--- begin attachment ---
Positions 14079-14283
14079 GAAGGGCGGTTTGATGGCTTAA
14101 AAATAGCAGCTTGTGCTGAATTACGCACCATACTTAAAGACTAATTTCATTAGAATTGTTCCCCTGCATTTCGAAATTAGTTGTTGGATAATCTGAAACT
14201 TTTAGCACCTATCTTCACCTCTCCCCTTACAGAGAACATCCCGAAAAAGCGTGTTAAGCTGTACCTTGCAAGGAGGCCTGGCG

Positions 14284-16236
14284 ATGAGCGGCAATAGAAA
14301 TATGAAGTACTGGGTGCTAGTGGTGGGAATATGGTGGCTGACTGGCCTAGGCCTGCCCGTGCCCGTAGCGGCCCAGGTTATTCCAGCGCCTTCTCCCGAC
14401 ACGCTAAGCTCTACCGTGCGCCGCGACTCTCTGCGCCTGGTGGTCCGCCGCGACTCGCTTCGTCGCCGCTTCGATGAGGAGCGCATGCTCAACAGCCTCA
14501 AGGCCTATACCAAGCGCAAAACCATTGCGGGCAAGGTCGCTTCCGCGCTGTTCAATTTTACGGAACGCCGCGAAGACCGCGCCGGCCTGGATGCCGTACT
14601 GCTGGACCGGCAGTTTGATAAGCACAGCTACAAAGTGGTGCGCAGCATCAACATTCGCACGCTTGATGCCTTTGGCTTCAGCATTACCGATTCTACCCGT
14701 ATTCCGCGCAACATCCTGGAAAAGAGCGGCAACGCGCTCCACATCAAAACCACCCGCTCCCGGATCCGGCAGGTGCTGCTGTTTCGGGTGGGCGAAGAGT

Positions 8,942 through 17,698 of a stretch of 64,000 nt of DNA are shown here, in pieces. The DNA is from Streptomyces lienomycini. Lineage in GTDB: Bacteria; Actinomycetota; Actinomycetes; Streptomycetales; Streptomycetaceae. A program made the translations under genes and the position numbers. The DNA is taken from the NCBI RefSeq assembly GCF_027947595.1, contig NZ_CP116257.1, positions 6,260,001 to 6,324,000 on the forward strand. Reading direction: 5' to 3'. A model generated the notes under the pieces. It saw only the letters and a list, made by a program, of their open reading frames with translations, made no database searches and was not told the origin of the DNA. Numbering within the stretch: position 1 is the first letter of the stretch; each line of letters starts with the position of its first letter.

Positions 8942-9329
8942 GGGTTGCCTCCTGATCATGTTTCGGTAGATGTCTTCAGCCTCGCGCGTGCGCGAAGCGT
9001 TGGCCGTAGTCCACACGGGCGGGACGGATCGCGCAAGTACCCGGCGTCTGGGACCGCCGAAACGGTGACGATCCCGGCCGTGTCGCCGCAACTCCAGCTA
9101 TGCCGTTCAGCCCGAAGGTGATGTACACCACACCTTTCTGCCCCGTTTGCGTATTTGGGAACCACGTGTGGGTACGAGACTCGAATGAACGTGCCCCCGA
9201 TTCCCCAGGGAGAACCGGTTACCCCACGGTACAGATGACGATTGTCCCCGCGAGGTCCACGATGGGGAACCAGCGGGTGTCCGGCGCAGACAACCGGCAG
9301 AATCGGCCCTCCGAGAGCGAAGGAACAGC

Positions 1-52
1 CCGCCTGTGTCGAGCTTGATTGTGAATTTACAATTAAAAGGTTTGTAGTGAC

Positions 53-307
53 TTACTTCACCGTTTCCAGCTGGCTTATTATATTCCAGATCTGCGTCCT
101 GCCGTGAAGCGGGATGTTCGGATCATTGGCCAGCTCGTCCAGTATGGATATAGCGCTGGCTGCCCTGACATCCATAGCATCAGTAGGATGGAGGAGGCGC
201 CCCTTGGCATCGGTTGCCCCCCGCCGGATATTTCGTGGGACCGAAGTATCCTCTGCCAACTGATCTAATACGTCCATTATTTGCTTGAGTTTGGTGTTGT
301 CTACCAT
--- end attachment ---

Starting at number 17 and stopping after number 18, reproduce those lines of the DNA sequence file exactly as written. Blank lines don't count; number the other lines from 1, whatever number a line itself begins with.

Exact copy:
9201 TTCCCCAGGGAGAACCGGTTACCCCACGGTACAGATGACGATTGTCCCCGCGAGGTCCACGATGGGGAACCAGCGGGTGTCCGGCGCAGACAACCGGCAG
9301 AATCGGCCCTCCGAGAGCGAAGGAACAGC